Coagulants may be applied from the application boat to the whole lake, or the application may be restricted to selected places or particular layers in water column (Sondergaard et al. 2002). Also a continual lakeshore dosing station might be employed in smaller lakes or ponds (McComas, 2002). A mobile plant to withdraw the high nutrient content from the hypolimnion of lakes, called PELICON (Phosphorus ELImination CONtainer), was developed by Keil and Meyer-Jenin (1995). Hypolimnetic water is pumped into the plant, consisting of one or more floating phosphate separators supported by a containerized shore base, supplying coagulant to form sludge that is pumped into a sludge collector (Jørgensen et al., 2005).

There is available a range of compounds that can be used as coagulants - aluminium, iron and calcium salts or their combinations, and some clay materials. Aluminium, iron and calcium have been used for centuries for drinking and wastewater treatments. Lund (1955) appears to be the first who suggested alum addition to streams and lakes to control algal blooms. The above mentioned groups of compounds varies in their effects in aquatic environment, therefore, the aspects of their use are described separately in following sections.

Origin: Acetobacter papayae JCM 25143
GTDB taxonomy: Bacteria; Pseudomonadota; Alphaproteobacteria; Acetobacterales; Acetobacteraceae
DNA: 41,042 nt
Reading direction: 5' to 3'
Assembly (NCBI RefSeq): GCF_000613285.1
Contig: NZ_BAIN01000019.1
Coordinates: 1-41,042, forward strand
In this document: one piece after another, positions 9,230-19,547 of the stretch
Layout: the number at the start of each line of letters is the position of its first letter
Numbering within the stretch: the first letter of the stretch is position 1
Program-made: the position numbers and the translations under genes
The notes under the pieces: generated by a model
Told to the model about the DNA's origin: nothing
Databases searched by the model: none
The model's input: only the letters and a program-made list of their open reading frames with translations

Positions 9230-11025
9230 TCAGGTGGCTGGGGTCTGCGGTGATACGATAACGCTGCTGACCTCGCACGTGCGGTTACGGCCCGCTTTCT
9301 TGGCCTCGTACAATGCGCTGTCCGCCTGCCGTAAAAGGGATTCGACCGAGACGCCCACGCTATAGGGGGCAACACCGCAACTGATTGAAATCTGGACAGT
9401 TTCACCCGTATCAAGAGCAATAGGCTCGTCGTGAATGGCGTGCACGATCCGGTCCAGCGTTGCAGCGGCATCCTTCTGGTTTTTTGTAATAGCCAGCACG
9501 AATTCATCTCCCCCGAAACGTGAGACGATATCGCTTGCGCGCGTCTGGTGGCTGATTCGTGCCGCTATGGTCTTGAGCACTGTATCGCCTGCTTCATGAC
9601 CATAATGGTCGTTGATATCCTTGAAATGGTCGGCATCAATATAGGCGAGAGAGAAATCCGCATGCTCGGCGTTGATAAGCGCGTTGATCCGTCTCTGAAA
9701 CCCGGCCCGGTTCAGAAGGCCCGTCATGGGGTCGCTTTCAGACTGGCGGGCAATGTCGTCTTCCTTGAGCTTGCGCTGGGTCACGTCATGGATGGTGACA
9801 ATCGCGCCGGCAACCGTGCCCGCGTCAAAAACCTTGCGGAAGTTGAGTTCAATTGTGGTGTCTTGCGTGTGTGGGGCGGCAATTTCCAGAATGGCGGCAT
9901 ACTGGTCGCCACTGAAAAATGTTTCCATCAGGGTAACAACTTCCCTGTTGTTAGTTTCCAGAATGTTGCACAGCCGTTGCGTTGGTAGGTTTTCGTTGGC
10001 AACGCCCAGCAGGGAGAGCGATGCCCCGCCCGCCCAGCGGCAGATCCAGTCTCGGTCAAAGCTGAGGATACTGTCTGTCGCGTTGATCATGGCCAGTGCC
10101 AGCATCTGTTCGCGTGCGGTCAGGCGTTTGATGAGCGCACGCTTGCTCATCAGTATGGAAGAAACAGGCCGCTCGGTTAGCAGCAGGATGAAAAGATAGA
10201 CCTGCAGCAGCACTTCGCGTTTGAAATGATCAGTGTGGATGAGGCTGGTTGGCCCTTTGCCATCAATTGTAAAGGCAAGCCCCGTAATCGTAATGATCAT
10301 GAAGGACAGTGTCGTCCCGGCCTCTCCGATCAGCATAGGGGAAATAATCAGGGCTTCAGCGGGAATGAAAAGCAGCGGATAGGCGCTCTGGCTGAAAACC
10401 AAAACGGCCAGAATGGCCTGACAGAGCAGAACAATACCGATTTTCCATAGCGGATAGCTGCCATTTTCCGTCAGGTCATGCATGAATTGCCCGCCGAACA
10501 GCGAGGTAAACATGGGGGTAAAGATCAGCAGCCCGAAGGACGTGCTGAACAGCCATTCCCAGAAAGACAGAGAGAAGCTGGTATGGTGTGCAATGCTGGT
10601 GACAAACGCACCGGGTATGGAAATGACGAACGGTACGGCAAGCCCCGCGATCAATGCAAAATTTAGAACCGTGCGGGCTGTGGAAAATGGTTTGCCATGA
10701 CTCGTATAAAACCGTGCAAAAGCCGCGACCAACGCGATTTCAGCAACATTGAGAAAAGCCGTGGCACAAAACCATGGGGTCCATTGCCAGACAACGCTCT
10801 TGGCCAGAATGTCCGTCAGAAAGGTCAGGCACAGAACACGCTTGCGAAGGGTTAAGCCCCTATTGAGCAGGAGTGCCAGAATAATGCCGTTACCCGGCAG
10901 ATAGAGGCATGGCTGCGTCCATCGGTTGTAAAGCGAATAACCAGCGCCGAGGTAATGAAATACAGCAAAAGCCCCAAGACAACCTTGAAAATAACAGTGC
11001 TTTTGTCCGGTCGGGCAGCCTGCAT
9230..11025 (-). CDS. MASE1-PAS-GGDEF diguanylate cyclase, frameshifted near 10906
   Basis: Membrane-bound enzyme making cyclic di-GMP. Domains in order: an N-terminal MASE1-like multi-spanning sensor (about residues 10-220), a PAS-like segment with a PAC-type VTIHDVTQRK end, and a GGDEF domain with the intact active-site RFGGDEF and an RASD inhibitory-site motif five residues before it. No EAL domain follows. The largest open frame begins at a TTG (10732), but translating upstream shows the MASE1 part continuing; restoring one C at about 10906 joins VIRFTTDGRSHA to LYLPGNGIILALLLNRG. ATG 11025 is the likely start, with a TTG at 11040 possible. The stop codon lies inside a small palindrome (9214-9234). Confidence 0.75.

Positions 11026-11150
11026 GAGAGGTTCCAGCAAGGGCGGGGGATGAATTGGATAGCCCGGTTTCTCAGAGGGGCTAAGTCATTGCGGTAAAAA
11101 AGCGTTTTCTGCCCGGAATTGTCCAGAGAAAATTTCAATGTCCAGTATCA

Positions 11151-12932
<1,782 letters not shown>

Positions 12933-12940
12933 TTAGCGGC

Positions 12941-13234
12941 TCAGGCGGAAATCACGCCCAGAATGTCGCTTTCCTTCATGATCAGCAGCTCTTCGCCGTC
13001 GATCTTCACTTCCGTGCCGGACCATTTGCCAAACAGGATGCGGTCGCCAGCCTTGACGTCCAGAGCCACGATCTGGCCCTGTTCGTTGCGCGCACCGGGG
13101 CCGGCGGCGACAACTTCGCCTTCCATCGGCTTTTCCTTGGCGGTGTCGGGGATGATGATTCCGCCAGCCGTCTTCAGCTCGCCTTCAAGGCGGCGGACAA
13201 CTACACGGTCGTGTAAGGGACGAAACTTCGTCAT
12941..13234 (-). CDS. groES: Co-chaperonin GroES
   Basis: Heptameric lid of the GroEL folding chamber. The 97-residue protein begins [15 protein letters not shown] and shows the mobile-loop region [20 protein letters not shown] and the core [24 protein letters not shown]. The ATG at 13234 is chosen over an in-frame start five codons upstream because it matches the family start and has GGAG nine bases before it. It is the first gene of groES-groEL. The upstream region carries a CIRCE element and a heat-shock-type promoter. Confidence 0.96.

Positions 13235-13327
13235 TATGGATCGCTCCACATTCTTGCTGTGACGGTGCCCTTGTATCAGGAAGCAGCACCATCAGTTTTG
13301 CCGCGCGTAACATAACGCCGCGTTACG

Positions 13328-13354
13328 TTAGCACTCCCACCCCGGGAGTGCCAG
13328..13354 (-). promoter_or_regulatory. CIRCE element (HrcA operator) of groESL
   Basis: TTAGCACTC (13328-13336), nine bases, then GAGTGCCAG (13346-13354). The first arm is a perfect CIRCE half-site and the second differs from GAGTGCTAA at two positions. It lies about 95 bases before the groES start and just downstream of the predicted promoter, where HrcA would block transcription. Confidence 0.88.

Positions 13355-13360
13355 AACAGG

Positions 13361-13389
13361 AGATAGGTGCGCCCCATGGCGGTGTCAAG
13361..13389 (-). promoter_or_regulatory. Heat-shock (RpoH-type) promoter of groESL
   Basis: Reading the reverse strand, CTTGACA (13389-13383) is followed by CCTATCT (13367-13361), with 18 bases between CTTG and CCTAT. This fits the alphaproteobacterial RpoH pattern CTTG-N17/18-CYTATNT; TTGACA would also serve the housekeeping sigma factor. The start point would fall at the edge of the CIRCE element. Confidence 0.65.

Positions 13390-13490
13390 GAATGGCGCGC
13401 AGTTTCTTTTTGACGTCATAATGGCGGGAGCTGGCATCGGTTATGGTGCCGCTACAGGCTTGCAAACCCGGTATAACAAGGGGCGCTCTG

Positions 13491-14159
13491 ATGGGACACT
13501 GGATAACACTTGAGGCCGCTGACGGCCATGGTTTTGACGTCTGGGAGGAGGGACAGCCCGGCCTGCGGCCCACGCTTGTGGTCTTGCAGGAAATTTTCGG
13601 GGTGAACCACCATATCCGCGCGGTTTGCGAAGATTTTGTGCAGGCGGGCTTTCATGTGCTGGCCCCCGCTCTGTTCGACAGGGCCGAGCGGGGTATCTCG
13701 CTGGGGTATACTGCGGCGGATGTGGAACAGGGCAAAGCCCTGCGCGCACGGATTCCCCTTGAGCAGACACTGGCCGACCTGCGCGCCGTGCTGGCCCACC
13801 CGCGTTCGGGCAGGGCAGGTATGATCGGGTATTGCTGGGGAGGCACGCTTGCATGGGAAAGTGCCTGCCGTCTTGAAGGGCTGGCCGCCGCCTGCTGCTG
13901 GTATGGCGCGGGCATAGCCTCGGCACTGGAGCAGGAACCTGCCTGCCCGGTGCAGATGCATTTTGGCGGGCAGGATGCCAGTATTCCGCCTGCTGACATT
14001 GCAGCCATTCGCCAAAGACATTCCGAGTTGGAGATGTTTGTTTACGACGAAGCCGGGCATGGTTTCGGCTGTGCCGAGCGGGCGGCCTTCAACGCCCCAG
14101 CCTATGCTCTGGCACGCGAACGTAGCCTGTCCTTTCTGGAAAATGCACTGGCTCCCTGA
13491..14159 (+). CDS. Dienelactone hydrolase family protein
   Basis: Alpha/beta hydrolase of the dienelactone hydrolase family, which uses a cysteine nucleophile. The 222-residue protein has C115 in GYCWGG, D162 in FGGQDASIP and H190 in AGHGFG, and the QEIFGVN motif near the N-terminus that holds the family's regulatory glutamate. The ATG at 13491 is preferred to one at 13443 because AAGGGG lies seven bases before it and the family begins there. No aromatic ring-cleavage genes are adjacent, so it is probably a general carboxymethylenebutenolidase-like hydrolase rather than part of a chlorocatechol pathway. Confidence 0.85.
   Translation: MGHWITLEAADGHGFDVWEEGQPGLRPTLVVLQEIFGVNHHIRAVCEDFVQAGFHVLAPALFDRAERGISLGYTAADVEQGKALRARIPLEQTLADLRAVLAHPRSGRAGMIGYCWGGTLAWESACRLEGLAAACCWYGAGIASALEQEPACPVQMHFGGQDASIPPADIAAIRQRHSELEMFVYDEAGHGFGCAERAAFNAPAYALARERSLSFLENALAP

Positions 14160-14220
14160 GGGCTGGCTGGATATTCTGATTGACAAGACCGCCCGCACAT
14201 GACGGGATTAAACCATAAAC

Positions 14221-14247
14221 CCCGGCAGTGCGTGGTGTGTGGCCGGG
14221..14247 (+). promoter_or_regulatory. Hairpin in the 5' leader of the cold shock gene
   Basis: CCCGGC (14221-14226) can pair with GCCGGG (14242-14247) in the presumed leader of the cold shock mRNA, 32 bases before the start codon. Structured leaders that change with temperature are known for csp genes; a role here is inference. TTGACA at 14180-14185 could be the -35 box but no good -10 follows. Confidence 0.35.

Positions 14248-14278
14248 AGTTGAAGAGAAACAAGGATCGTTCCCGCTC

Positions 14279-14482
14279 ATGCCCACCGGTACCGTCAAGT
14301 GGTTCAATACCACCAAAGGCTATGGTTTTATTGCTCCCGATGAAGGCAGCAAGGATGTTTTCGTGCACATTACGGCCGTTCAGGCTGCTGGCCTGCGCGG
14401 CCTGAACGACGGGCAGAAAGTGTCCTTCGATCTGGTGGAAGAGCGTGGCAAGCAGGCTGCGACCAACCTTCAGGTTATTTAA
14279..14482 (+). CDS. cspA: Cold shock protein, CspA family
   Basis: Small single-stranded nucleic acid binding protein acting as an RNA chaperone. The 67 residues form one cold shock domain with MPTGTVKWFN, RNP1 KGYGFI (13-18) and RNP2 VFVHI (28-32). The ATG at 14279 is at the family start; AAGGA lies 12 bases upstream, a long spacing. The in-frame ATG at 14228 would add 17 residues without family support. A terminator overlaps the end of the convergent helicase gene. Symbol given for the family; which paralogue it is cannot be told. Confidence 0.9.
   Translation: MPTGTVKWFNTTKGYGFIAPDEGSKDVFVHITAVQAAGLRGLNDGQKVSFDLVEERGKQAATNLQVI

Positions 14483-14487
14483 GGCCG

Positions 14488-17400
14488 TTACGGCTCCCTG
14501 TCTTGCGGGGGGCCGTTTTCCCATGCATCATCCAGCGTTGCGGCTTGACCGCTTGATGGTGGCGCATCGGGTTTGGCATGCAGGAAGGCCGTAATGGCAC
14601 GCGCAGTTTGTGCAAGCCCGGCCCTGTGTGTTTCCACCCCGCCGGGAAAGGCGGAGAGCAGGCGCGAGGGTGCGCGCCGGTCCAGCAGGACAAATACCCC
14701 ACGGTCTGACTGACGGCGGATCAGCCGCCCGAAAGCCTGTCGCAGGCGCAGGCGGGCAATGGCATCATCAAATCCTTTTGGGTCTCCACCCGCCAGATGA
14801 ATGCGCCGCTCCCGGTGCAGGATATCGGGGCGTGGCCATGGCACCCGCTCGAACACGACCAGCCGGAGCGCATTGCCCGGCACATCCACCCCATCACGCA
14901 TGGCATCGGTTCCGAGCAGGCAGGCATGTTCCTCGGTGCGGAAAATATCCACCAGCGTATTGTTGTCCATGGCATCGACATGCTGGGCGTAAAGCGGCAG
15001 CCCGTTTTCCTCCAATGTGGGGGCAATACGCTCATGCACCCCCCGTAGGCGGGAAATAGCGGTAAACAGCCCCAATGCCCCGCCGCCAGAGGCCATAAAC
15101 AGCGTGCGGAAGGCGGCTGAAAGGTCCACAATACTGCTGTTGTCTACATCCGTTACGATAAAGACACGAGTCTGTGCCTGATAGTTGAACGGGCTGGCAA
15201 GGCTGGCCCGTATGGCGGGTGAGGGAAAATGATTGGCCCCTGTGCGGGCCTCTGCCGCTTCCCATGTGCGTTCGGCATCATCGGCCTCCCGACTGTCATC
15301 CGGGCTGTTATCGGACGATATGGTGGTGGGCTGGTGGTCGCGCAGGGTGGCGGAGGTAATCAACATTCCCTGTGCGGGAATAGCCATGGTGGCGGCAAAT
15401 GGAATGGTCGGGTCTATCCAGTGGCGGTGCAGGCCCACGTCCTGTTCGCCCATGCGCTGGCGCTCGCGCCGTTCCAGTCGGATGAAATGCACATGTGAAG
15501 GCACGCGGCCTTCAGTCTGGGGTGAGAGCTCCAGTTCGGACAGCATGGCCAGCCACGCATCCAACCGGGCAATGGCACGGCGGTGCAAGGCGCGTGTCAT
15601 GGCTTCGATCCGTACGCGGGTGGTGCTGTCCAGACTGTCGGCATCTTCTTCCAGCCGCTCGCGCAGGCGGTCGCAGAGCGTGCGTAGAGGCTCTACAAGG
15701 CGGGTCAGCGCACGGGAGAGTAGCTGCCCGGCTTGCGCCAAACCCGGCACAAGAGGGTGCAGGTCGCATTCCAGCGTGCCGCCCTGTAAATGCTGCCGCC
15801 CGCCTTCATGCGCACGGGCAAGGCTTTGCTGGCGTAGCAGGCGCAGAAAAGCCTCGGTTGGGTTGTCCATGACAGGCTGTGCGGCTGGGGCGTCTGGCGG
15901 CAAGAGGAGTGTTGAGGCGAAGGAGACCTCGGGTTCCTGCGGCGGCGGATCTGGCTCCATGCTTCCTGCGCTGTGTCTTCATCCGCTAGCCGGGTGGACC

The most commonly used coagulant from aluminium salts is aluminium sulphate (alum, Al2(SO4)3.14H2O). When added in the water, alum quickly forms large, visible, non-toxic precipitates of aluminium hydroxide that grows in size and weight as settles through the water column to the sediments. During the flocks forming and settling, small particles are incorporated. Holz and Hoagland (1998) concluded that alum was extremely effective in controlling sediment phosphorus release rates, improving water clarity, reducing phytoplankton biomass, shifting population species composition from cyanobacteria dominance toward bacillariophytes and chlorophytes, increasing daphnid biomass, and increasing usable fish habitat.